A secondary goal of Aram and Eddie’s paper is to make the Aaronson-Arkhipov and Bremner et al. arguments more accessible to physicists, by decreasing the amount of “weird complexity theory” invoked.  (I suppose I’ve asked for this—for physicists to de-complexify complexity theory—by telling everyone for years how easy quantum mechanics becomes once you take away the physics!)  I’ll leave it to physicists to judge how well Aram and Eddie succeed at their pedagogical goal, but I’m thrilled by any such effort to communicate across fields.  Aram’s talk would surely have served that same educational purpose, had it not gotten derailed partway through by Donald Trump jokes from the audience.  (My contribution: “Aram, will you disavow support from quantum supremacists?”)


Unrelated Update: Some people might be interested in this brief interview with Michael Cerullo, who read The Ghost in the Quantum Turing Machine and wanted to ask me about “the relevance of quantum mechanics to brain preservation, uploading, and identity.”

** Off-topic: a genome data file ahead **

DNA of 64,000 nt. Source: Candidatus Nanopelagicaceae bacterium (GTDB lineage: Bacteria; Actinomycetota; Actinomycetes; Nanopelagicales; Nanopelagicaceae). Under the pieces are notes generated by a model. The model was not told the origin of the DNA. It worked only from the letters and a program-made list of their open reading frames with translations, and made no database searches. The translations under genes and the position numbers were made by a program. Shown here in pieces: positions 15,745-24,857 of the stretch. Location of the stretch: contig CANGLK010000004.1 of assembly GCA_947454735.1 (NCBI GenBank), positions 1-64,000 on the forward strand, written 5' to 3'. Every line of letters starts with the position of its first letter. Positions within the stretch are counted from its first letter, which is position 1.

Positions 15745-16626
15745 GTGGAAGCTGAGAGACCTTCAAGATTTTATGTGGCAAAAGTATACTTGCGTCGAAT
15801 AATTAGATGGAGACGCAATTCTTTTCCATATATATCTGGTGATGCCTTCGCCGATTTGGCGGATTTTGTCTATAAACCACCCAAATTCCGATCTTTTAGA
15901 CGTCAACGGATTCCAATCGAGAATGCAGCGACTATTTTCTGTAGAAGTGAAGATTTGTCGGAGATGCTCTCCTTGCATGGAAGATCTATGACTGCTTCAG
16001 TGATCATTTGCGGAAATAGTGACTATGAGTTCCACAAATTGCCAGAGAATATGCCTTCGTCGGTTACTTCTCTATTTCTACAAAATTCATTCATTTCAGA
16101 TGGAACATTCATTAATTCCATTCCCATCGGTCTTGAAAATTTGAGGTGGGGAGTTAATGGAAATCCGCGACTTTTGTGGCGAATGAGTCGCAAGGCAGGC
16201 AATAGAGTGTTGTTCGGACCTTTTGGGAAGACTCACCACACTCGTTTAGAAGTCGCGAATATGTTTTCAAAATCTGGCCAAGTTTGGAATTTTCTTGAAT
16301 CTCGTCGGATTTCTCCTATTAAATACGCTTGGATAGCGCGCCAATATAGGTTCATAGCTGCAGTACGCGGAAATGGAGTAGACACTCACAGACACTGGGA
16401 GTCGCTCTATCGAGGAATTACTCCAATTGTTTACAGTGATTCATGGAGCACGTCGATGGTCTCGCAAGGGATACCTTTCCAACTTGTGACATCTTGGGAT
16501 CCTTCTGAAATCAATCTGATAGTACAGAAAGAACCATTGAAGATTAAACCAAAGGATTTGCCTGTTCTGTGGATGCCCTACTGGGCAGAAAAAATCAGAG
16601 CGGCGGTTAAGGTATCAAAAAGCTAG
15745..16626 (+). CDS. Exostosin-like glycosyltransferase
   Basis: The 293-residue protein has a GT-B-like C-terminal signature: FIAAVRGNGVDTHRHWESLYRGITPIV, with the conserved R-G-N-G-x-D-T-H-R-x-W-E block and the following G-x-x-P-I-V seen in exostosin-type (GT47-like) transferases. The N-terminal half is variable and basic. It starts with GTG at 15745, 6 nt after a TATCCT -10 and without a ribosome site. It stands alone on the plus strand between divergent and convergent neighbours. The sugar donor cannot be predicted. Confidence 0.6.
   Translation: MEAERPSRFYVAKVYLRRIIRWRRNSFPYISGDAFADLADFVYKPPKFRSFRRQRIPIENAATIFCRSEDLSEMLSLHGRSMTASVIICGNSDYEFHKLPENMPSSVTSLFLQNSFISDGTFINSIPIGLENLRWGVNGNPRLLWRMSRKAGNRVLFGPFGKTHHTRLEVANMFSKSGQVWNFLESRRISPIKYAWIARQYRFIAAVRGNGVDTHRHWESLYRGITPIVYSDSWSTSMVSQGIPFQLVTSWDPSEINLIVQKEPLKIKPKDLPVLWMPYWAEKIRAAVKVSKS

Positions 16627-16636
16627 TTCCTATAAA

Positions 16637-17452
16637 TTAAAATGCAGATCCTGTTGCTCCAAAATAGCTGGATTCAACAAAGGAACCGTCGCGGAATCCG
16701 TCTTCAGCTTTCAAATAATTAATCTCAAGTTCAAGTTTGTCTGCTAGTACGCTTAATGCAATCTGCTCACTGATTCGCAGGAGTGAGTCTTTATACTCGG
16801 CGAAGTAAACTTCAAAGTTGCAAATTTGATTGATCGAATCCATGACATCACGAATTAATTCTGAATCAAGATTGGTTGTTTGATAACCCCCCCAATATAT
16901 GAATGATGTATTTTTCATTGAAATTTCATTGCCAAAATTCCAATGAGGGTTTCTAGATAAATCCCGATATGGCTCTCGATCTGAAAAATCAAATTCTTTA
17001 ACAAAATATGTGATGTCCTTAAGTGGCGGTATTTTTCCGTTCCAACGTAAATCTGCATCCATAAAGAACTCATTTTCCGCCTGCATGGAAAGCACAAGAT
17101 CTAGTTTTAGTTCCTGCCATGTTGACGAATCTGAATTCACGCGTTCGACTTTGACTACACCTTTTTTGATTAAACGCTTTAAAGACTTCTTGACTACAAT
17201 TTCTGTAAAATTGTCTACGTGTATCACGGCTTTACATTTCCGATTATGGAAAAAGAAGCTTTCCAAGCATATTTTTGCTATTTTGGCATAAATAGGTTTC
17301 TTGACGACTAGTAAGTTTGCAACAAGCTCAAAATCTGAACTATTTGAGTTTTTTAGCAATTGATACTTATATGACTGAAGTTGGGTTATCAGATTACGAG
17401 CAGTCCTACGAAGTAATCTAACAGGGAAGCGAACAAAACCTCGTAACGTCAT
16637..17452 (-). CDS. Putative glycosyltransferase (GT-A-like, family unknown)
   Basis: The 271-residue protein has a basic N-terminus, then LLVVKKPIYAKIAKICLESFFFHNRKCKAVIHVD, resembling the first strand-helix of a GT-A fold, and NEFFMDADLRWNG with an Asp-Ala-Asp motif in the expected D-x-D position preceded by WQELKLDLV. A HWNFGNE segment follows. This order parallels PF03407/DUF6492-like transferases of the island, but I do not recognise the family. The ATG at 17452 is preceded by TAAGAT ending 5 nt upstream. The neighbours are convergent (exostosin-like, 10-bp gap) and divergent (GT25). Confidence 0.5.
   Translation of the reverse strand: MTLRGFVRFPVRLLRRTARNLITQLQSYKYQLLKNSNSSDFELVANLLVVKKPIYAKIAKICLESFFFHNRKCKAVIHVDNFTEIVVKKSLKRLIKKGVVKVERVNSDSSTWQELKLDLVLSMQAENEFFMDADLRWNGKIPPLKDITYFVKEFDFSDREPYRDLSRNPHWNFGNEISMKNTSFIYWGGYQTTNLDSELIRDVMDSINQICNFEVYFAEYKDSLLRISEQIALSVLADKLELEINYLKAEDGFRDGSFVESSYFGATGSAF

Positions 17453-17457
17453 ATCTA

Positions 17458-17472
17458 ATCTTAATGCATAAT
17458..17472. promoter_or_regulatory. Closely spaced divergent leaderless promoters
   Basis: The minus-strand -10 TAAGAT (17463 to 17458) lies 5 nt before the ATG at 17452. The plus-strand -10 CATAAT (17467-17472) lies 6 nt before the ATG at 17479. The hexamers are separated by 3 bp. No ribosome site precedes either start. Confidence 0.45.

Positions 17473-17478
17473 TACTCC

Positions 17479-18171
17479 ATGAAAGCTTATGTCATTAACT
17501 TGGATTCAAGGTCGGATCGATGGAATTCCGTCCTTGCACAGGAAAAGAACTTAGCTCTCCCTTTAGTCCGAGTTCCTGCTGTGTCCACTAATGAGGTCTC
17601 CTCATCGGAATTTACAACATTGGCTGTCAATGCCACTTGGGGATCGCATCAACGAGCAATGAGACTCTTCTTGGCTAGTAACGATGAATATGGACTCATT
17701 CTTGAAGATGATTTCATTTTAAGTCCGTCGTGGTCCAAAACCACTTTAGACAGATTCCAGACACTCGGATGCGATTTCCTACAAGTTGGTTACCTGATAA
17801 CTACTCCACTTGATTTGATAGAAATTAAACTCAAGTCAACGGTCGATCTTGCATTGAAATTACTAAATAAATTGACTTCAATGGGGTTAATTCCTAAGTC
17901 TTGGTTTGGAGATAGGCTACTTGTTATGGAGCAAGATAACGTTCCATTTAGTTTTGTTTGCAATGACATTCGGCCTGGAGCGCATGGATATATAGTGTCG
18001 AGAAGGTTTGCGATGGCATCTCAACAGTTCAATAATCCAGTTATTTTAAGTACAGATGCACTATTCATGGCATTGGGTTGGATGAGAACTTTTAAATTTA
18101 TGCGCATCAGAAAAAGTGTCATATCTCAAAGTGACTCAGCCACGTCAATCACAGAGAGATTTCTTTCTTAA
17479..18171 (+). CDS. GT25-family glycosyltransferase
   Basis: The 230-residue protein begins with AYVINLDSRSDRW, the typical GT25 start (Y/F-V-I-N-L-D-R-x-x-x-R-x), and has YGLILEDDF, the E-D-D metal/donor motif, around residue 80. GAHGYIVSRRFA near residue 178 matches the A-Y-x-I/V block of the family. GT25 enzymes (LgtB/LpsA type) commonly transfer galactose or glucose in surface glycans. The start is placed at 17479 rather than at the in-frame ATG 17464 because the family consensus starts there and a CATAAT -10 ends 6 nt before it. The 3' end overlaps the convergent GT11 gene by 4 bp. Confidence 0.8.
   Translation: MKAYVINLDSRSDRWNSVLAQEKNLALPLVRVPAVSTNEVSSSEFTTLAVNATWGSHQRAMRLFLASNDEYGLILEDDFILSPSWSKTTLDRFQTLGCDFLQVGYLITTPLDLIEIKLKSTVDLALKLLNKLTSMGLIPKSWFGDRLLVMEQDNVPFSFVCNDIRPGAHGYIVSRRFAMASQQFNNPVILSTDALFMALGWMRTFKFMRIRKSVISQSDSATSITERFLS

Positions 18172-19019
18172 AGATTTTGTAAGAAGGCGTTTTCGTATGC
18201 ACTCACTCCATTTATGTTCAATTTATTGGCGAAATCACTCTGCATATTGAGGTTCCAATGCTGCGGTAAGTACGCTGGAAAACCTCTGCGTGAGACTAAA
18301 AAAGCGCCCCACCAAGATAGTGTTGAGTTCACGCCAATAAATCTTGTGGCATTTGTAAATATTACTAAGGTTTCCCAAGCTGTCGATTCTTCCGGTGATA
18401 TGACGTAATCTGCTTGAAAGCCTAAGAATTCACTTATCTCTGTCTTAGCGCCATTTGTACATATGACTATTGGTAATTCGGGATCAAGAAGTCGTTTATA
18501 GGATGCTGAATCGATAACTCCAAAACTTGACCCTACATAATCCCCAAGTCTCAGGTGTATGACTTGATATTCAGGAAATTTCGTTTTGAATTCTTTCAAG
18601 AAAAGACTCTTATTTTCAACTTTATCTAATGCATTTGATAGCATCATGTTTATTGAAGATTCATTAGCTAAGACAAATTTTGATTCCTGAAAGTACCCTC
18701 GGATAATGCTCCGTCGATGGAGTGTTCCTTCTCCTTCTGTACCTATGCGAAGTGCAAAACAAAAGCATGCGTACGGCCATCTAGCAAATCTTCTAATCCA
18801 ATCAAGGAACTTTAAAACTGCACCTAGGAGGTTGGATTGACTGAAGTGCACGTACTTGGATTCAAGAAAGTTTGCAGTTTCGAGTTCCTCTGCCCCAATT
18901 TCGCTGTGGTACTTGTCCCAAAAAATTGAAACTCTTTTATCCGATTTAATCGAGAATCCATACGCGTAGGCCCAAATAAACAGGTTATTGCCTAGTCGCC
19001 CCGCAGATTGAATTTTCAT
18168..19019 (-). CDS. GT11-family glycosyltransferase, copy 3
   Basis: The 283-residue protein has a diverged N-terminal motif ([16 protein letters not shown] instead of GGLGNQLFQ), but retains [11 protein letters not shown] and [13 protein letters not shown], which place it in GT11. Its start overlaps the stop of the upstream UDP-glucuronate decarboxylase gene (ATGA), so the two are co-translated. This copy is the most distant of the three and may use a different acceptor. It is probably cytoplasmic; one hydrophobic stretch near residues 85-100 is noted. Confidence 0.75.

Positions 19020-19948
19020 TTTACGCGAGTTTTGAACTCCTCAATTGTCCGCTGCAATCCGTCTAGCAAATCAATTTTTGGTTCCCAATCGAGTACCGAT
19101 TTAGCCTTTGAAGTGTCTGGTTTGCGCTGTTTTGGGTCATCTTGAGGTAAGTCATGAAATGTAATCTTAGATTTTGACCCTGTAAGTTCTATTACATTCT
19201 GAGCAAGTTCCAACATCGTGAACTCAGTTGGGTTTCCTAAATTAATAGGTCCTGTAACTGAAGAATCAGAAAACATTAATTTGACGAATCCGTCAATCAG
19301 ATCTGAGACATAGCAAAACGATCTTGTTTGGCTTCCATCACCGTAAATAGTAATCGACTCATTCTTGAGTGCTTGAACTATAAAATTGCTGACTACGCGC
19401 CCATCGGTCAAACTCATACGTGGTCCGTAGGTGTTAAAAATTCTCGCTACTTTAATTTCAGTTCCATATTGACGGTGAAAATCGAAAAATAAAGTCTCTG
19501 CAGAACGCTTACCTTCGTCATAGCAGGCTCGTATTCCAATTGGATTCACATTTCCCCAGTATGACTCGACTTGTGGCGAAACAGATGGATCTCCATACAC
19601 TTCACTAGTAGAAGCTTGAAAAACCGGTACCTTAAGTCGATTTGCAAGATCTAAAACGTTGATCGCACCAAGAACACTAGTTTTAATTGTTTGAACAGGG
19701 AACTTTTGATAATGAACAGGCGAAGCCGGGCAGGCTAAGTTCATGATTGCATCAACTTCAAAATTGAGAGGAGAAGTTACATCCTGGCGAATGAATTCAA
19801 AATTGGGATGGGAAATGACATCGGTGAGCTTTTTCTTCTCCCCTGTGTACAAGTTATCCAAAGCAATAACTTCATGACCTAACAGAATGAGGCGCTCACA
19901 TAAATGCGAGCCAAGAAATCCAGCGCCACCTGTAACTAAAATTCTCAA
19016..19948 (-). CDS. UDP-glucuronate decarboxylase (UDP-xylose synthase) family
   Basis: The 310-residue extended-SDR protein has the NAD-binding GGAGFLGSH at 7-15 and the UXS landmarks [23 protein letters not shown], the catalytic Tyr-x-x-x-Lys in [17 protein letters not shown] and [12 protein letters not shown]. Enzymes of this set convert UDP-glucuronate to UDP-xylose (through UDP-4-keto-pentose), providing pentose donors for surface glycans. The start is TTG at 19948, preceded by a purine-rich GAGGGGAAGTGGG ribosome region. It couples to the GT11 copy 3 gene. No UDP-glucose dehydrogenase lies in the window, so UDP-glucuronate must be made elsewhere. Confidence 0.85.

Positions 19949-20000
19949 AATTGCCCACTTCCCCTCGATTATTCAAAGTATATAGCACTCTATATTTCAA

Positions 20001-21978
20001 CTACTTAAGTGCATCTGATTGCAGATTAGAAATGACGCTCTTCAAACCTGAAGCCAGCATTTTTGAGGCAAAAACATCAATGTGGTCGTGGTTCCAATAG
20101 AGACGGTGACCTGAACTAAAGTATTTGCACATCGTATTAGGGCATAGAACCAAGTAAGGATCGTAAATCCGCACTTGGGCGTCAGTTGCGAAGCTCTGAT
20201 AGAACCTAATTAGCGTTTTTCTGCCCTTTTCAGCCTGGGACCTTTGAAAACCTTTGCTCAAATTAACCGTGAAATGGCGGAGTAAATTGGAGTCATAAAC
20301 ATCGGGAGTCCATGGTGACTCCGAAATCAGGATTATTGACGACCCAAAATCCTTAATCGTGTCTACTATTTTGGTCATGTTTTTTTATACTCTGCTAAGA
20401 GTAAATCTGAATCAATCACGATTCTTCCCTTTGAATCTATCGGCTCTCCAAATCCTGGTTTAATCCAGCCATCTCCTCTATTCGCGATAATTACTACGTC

Edging in: the biggest science news of 2015

Sunday, January 3rd, 2016

For years, I was forced to endure life with my nose up against the glass of the Annual Edge Question.  What are you optimistic about?  Ooh! ooh! Call on me!  I’m optimistic about someday being able to prove my pessimistic beliefs (like P≠NP).  How is the Internet changing the way you think?  Ooh, ooh! I know! Google and MathOverflow are saving me from having to think at all!  So then why are they only asking Steven Pinker, Freeman Dyson, Richard Dawkins, David Deutsch, some random other people like that?

But all that has changed.  This year, I was invited to participate in Edge for the first time.  So, OK, here’s the question:

What do you consider the most interesting recent [scientific] news?  What makes it important?